BAMAKO, MALI (Dec. 16, 2020) – The Carter Center, which serves as the Independent Observer of Mali's 2015 peace agreement, today released its year-end report, which finds that the lack of commitment by the parties -- combined with the sociopolitical crisis, the coup d'état, the establishment of the Transition, and the COVID-19 pandemic -- greatly limited the progress of implementation in 2020.
The Independent Observer's year-end report presents six core observations and lessons learned from three years of observation, as well as six key recommendations that could spur momentum.
Though 2020 was a particularly difficult year, the Transition has introduced new opportunities. The charter governing the Transition recognizes the centrality of the peace agreement, and the transitional government has committed to reviving its implementation in support of peace throughout Mali, West Africa, and the Sahel.
That is why the Independent Observer's recommendations emphasize actions that would have both immediate and long-term impact and that would help refocus the parties' efforts, renew working methods, and overcome obstacles -- thus achieving concrete progress toward peace and security in Mali. The report also includes specific observations on the period from April to November 2020 and a detailed table that covers implementation commitment by commitment.
The report highlights the considerable delays in implementing the core provisions of the agreement and notes that the parties need to work on both the political-institutional and security pillars of the agreement simultaneously, or neither will succeed. It also points out that significant progress has not been made in integrating ex-combatants into the national defense and security forces nor in implementing security sector reform. Other core provisions that are not yet complete are the decentralizing of governance and instituting key reforms that would allow all Malians, including those in the north, to have meaningful representation in national institutions.
Another key lesson concerns the lack of a robust decision-making body, or framework, for the implementation of the agreement. If significant progress is to occur, the Independent Observer suggests installing an inter-Malian body or a new framework to enforce greater consistency and efficiency in the peace process. It must be granted the appropriate authority and be capable of coordinating the implementation of agreed-upon decisions on all aspects of the agreement.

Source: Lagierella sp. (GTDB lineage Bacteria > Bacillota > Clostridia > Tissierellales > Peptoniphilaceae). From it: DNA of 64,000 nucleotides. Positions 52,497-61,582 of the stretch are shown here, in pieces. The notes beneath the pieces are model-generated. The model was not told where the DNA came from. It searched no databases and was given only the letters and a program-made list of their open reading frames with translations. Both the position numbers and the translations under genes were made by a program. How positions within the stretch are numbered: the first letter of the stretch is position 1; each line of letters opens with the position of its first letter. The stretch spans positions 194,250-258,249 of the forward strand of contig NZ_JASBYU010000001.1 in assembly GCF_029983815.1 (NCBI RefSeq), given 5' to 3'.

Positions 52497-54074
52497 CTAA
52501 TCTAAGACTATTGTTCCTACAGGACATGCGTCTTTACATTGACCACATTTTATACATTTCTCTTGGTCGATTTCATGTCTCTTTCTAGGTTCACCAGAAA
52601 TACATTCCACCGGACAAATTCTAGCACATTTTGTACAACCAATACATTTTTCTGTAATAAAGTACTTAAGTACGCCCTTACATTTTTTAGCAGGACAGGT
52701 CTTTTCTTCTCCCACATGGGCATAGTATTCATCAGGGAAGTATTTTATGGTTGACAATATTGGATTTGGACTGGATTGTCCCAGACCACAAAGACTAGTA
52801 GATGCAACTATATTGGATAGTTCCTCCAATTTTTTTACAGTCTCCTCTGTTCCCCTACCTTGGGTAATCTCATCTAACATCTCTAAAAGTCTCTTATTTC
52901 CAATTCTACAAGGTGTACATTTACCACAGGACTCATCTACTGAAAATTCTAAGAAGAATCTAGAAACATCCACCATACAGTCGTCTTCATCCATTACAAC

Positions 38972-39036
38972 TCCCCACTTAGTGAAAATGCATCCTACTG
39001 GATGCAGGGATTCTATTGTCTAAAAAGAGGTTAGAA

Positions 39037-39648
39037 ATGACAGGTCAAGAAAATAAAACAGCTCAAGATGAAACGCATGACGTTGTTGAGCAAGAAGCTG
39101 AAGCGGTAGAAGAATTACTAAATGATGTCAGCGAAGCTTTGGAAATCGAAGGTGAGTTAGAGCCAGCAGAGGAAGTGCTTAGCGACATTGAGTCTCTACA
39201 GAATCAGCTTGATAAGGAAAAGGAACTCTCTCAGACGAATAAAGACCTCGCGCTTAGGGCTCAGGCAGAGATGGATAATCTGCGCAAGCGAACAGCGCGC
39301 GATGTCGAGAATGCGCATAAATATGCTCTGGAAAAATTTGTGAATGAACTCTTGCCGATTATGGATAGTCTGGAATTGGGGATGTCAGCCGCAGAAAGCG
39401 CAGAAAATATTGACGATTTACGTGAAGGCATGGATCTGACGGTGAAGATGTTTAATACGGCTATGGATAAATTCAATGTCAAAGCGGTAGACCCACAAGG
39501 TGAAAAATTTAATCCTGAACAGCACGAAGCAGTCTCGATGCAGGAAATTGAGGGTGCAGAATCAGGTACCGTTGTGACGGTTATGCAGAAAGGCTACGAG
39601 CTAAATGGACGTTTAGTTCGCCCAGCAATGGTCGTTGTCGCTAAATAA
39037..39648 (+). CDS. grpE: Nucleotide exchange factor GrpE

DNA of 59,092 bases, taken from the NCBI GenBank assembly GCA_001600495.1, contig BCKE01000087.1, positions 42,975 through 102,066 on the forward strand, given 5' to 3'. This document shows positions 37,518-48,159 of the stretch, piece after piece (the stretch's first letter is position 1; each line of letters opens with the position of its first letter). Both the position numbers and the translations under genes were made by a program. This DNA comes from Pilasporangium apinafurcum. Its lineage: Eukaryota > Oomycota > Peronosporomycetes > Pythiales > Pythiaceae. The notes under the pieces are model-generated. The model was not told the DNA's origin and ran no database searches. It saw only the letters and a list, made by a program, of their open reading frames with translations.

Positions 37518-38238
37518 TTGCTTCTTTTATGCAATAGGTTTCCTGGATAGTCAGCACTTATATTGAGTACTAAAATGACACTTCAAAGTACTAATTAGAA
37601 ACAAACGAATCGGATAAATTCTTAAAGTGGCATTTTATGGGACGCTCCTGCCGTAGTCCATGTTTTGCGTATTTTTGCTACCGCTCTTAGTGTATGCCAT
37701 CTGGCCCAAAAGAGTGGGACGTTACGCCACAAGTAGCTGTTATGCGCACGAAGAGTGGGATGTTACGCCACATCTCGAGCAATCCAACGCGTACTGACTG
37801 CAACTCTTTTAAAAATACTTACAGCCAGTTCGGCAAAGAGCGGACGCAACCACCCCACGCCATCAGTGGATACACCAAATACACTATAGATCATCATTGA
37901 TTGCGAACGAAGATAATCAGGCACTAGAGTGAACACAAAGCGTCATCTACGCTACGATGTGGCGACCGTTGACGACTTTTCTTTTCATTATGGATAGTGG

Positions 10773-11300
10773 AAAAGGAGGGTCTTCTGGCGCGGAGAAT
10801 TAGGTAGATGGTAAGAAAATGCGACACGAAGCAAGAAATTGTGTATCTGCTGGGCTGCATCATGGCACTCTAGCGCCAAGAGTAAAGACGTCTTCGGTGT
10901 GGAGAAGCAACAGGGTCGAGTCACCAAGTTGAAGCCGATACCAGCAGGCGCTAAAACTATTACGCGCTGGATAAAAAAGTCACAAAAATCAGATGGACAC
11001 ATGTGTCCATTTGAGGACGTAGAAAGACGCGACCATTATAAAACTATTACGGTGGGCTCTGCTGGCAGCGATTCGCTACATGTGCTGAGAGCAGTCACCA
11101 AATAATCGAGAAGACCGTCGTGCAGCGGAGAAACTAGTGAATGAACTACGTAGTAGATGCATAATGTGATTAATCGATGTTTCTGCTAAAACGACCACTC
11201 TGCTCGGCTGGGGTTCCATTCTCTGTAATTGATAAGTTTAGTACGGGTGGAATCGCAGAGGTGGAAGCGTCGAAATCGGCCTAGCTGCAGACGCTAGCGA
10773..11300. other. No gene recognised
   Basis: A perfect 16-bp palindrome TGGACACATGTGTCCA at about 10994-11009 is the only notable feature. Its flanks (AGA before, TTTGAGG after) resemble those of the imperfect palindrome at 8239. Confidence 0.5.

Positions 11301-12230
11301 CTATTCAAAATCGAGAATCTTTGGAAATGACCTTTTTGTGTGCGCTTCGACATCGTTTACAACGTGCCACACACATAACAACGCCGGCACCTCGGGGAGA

The Independent Observer urges the president, vice president, prime minister, as well as the Platform and Coordination of Azawad Movements -- now all represented in the transitional government -- to publicly reaffirm their support for the agreement and explain its benefits in terms of peace and national security to Malians throughout the country.
It also calls upon the international community, which effectively mobilized during the period following the coup d'état, to continue defending the centrality of the agreement to Mali's peace and stabilization throughout the transitional period and to help the parties overcome longstanding obstacles and keep the commitments made in the agreement.
The report highlights urgent actions that need to be completed during the transitional period. Namely, the government should finalize the administrative redistricting process, needed to establish voter lists, which is critical to ensure that all Malians, including those from the Taoudeni and Menaka regions, are fully represented in the next elections. In addition, the recently deployed units of the reconstituted army which initially lacked equipment and command oversight, must be supported so that they are able to serve as a tool to build trust among the parties and model success for the next steps in the security sector reform process. Focusing efforts on these reconstituted units also will help tackle security issues, protect the population's access to basic services, strengthen support for the Agreement, and rebuild Malians' confidence in a peaceful future.